A special noun is used to refer to the death of an emperor, which is read Hohgyo 崩御 meaning “majestic crumbling” as if he were more rock than flesh. Actually, the Chinese Book of Rites where that word comes from provides 5 grades of death, depending on how noble one had been and Hohgyo was the superlative form applied only to an Emperor or Empress. For the rest of us, including the death of a salesman, the word for the 5th and lowest form of death on this imperial scale applies.

    The verb for an imperial death was also a euphemism reserved for an Emperor, a direct English translation being “to hide himself”, as if the sun had hidden behind clouds.

    The rite of Sennso 践祚 in ancient times was already the enthronement of a new emperor, but some emperors took the throne as a result of abdication of a former emperor, instead of inheritance through death, so this rite of succession evolved into a private hand-over ritual of the 3 items of imperial regalia, preceding the public enthronement, which would come later.

    The Sennso started with the Crown Prince inheriting two of the imperial regalia, the sword of “Kusanagi” and beads of jade, which were usually enshrined in a clay vault adjacent to the Emperor’s bedroom. These were placed on a desk in front of the Crown Prince by a chamberlain and the national and emperor’s seals were also deposited there by the Inner Minister. At the same time, another ritual took place in front of the third imperial regalia, the sacred mirror, to report the Sennso to the Sun Goddess.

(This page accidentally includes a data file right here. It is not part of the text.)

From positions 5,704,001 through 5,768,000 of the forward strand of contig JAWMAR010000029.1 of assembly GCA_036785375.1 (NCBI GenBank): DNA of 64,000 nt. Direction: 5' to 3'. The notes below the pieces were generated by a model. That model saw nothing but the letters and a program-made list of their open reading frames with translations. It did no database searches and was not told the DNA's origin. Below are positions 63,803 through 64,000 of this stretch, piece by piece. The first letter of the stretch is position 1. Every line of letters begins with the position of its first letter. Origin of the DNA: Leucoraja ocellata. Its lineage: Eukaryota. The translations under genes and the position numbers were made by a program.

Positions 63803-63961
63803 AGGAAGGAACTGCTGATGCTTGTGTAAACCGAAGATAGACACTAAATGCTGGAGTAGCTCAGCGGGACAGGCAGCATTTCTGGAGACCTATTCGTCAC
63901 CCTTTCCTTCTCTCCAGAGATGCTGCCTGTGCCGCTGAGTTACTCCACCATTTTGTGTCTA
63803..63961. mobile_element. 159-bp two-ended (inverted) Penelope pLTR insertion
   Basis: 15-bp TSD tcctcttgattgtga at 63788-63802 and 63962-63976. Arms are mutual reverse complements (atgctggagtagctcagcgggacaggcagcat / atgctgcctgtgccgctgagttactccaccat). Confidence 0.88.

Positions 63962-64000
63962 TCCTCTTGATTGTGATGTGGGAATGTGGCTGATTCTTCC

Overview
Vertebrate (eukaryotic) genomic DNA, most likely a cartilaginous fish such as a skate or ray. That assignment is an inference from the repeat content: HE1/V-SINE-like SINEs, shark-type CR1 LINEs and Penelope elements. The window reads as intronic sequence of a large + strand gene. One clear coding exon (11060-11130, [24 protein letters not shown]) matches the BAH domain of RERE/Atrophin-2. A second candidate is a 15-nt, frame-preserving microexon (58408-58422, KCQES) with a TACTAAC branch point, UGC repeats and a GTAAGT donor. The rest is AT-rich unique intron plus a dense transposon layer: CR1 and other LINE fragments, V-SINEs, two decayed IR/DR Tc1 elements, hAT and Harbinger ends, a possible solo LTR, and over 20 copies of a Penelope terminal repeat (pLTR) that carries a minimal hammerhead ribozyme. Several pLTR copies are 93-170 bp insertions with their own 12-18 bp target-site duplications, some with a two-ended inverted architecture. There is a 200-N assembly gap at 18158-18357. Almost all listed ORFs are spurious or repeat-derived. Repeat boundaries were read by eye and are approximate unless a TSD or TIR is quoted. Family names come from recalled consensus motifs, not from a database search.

Through these rites, Crown Prince Yoshihito took possession of the three imperial regalia which made him the next Emperor of Japan.

    From that day, the 30th of July 1912, the name of the era would become Taisho, instead of Meiji.

    By the way, the Kusanagi sword existing today is a replacement, as the original perished at sea along with the 6-year old Emperor Antoku, when the Heike Clan were decimated by the Genji in the 1185 Battle of Dan-no-Ura.

    Emperor Meiji’s State Funeral would later take place on 13th September 1912 and next day he was entombed in a mound in Kyoto, according to his wishes.
    Click to enlarge the picture Click to enlarge the picture Commemorative Medals of the Empire of Japan   Commemorative Medals of the Empire of Japan  

    Last edited by nick komiya; 11-03-2017 at 10:44 AM.